March 28, 2007
Forest City Ratner Gives to Coney Island Carousel, Other Bloombergian Public Projects
The donation was for ‘causes close to Mayor’s heart,’ says watchdog
The New York Observer
By Matthew Schuerman
This is a must-read article if you've been wondering how Bruce Ratner does it. How does The Brucester get every top politician on his side, though he's been telling everyone for years that he no longer contributes to political campaigns*?
In December 2005, right as the debate over the Atlantic Yards complex was heating up and before the city made several crucial decisions about the project, Forest City Ratner gave between $450,000 and $1 million to a nonprofit closely associated with Mayor Michael Bloomberg.
The donation came six months after a meeting with Mr. Bloomberg and Deputy Mayor Patricia Harris that Atlantic Yards developer Bruce Ratner reported was a lobbying contact—although the parties now dispute that it should have been characterized as such.
What makes the contribution stand out is how unusual it is: Mr. Ratner, Forest City’s chief executive, tends to shun any of the civic glitz that other developers put on in order to “give back” to the communities in which they build. Mr. Ratner, a former city consumer-affairs commissioner, eschews campaign contributions and doesn’t even serve on the Real Estate Board of New York, preferring to allow his senior employees and paid lobbyists to exert influence on his behalf instead.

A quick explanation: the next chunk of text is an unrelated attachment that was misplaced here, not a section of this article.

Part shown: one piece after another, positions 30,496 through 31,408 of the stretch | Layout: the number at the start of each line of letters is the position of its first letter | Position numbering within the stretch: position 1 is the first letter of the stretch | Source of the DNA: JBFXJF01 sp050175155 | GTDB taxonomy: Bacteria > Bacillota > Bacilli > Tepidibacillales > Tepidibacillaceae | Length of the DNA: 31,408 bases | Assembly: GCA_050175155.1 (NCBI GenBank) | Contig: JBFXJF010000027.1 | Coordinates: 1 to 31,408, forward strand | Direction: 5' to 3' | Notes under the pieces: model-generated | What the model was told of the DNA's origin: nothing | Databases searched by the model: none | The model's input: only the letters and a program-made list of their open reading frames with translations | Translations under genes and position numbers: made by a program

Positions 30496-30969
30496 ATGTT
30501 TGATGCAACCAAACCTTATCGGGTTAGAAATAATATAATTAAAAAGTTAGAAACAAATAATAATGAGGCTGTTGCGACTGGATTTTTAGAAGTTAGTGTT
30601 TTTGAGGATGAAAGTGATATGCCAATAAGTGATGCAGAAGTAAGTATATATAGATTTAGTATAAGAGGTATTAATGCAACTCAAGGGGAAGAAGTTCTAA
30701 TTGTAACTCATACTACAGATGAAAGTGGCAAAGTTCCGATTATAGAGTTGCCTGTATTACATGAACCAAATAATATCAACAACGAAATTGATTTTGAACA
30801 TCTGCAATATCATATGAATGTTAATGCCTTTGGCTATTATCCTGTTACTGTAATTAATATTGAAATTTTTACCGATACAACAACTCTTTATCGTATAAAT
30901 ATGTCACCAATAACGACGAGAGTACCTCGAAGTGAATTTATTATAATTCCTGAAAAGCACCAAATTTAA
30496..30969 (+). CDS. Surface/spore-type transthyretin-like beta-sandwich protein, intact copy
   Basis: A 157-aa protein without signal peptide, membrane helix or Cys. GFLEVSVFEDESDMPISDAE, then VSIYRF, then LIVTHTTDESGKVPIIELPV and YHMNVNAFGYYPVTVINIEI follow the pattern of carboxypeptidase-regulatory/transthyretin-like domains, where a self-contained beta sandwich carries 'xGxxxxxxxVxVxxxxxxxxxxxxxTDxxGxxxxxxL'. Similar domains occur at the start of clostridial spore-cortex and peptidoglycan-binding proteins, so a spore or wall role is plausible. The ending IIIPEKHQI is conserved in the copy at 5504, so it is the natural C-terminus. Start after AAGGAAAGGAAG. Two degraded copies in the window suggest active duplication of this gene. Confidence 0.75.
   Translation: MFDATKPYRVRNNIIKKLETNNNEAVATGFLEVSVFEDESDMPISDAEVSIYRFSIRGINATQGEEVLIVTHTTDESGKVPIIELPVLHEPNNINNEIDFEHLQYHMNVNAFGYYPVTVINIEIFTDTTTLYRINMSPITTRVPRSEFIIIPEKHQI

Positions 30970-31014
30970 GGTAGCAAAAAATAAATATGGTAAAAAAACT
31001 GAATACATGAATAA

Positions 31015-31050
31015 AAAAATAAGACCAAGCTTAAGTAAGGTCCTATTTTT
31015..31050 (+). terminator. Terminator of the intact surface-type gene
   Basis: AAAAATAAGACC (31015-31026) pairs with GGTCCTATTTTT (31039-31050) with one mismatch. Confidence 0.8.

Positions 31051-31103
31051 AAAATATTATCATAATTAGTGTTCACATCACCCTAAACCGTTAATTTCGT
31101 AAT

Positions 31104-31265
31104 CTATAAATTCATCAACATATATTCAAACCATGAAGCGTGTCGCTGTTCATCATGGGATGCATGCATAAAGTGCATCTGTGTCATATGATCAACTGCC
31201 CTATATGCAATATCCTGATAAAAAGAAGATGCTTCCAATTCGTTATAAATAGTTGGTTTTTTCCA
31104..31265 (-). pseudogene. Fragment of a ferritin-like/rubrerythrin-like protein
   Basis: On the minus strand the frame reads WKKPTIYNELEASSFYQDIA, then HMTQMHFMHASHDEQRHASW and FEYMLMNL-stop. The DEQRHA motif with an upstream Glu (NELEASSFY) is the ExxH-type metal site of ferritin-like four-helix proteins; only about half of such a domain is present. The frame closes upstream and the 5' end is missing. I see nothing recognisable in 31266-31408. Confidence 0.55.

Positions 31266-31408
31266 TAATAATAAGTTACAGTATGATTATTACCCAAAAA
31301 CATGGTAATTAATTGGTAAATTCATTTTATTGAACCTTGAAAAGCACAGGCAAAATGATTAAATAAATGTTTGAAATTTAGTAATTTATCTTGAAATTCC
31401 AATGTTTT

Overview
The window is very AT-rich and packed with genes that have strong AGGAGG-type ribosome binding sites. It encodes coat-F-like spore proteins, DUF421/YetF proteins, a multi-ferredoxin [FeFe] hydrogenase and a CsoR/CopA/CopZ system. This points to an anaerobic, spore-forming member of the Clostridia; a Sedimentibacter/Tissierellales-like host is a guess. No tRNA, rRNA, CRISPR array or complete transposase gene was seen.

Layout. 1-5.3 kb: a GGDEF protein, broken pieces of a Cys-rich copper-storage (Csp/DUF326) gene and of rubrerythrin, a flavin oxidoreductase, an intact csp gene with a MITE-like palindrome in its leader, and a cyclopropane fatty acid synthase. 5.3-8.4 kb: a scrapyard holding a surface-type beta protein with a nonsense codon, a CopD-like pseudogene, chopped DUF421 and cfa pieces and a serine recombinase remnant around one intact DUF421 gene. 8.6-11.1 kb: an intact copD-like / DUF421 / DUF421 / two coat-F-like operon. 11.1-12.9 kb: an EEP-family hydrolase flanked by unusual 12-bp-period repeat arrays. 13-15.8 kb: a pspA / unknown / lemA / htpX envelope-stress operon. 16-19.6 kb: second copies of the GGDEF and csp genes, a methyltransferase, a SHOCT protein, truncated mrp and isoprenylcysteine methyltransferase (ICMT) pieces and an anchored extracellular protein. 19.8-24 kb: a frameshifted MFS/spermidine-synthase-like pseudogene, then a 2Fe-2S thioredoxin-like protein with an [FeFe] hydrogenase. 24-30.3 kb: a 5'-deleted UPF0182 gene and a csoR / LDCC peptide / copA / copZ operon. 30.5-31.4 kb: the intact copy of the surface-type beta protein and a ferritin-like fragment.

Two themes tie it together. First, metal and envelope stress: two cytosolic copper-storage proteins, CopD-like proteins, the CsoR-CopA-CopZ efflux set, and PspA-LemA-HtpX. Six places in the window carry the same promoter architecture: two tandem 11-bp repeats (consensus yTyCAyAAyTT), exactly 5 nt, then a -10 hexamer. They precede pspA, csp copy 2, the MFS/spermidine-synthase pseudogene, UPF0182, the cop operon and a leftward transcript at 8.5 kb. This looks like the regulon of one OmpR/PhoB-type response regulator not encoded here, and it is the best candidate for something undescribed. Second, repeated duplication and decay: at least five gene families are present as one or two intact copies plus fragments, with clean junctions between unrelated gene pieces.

The best one-liner in the article comes from Ratner PR flack "Joey from Cobble Hill" DePlasco:
“Bruce and Forest City Ratner have indeed supported the rehabilitation of that amusement, and they are guilty of thinking it will be much loved again by kids and their families,” Mr. DePlasco said.
So why isn't this a conflict of interest?
But part of Mr. Bloomberg’s obligation, in order to raise money for these good causes, has been to abide by one stipulation handed down by the city’s Conflict of Interest Board in a May 2003 ruling: officials soliciting on behalf of city-affiliated nonprofits must refrain from asking “a prospective donor who the official knows or should know has a specific matter either currently pending or about to be pending before the City official or his or her agency, where it is within the legal authority or the duties of the soliciting official to make, affect or direct the outcome of the matter.”
By the time that June 2005 meeting happened between Mr. Ratner and the Mayor and the Deputy Mayor, Mr. Bloomberg had already pledged his support and $100 million of city funds for Atlantic Yards, a 22-acre complex that’s supposed to consist of 6,430 apartments and an arena to house the Nets basketball team.
NoLandGrab: So, AFTER the City pledged $100 million towards Atlantic Yards and AFTER the June, 2005 meeting, the City pledged an additional $105 million for "land acquisition." Why this wouldn't be a matter for the Conflict of Interest Board is unclear. Maybe the Public Advocate can look into it.
Posted by lumi at March 28, 2007 7:54 AM